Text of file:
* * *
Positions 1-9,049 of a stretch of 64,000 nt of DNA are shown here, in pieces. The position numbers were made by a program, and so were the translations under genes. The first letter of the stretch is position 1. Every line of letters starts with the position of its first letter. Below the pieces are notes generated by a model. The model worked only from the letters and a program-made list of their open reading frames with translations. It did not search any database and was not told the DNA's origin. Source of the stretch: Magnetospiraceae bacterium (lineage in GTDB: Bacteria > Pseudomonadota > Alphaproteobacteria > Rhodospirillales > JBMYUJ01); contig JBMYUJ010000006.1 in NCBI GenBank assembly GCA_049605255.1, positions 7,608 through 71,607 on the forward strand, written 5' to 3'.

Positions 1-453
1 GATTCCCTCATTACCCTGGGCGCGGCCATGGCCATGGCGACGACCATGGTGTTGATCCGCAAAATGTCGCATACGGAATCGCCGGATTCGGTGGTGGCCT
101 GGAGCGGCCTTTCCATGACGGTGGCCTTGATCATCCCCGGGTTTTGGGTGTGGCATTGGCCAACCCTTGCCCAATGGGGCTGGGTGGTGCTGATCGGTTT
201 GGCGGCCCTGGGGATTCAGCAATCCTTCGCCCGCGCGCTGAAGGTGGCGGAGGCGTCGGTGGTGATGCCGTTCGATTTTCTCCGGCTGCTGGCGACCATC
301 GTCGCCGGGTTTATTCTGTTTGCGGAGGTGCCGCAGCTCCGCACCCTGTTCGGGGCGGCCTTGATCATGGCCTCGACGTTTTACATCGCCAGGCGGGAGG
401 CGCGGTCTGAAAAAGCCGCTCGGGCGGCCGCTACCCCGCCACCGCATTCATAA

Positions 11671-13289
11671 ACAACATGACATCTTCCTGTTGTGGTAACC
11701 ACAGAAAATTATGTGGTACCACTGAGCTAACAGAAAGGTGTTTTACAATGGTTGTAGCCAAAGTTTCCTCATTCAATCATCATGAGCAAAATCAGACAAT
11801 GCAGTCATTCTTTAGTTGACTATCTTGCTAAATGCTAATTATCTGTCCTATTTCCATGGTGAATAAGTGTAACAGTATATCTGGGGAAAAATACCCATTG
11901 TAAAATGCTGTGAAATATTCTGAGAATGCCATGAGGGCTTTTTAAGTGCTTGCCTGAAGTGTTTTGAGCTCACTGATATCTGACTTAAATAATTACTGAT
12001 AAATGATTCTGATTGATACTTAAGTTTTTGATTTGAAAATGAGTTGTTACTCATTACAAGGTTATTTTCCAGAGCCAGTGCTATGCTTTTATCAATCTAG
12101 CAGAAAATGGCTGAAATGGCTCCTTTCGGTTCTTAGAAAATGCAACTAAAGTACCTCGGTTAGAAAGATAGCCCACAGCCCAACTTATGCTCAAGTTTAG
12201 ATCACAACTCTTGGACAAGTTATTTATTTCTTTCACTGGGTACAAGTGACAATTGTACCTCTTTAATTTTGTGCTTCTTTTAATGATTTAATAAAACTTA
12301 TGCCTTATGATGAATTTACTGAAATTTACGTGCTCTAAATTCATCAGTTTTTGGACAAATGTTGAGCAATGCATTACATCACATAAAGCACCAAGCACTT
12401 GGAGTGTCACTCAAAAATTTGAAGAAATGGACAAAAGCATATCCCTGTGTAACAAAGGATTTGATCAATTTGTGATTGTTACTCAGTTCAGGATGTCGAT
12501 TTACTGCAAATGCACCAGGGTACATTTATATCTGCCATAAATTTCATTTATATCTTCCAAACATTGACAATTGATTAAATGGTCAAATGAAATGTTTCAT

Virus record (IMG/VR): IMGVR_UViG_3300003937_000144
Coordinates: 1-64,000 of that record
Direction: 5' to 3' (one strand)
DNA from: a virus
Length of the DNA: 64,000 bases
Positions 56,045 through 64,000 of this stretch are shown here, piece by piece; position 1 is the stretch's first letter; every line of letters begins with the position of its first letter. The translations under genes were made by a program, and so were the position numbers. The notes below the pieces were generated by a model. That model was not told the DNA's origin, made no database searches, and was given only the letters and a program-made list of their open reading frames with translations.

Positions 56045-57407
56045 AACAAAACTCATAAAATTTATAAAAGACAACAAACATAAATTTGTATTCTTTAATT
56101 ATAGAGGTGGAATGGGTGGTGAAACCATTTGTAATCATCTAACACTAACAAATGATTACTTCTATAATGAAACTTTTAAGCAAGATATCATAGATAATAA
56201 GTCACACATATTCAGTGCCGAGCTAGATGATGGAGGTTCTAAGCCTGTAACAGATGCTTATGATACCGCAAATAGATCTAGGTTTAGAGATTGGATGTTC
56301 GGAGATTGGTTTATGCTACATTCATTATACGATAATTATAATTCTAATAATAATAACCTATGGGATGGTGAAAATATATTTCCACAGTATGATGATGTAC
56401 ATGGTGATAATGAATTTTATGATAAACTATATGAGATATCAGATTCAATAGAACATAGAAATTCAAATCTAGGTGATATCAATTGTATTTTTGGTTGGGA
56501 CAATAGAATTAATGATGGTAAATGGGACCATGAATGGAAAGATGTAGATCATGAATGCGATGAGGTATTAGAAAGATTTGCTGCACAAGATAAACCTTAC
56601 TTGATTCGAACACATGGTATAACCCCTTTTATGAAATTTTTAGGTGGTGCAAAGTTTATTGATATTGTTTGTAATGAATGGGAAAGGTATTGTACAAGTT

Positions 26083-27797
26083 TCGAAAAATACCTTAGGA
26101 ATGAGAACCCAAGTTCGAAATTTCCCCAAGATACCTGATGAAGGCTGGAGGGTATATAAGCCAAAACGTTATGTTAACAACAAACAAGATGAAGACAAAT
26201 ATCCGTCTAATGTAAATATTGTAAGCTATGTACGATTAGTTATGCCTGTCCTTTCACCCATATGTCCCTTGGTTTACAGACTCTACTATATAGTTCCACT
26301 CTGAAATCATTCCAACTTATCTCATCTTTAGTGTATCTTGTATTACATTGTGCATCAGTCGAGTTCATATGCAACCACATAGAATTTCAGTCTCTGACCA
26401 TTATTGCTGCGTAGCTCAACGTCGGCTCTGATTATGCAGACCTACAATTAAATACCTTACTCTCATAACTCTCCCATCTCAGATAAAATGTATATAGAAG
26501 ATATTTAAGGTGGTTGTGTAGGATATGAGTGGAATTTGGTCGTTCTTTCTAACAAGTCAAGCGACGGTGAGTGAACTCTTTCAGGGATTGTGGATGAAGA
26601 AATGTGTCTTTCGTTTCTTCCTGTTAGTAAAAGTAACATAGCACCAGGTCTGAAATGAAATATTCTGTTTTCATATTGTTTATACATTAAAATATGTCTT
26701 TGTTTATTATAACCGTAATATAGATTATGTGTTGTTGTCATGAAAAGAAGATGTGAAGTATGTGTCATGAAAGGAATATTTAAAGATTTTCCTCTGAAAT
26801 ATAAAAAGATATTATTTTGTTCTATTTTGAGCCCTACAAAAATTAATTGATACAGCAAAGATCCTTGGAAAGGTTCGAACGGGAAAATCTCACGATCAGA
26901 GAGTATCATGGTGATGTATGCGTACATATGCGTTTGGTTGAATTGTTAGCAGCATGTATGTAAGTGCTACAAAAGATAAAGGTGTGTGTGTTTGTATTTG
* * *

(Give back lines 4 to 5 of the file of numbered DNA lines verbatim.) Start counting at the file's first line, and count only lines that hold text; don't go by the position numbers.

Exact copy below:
101 GGAGCGGCCTTTCCATGACGGTGGCCTTGATCATCCCCGGGTTTTGGGTGTGGCATTGGCCAACCCTTGCCCAATGGGGCTGGGTGGTGCTGATCGGTTT
201 GGCGGCCCTGGGGATTCAGCAATCCTTCGCCCGCGCGCTGAAGGTGGCGGAGGCGTCGGTGGTGATGCCGTTCGATTTTCTCCGGCTGCTGGCGACCATC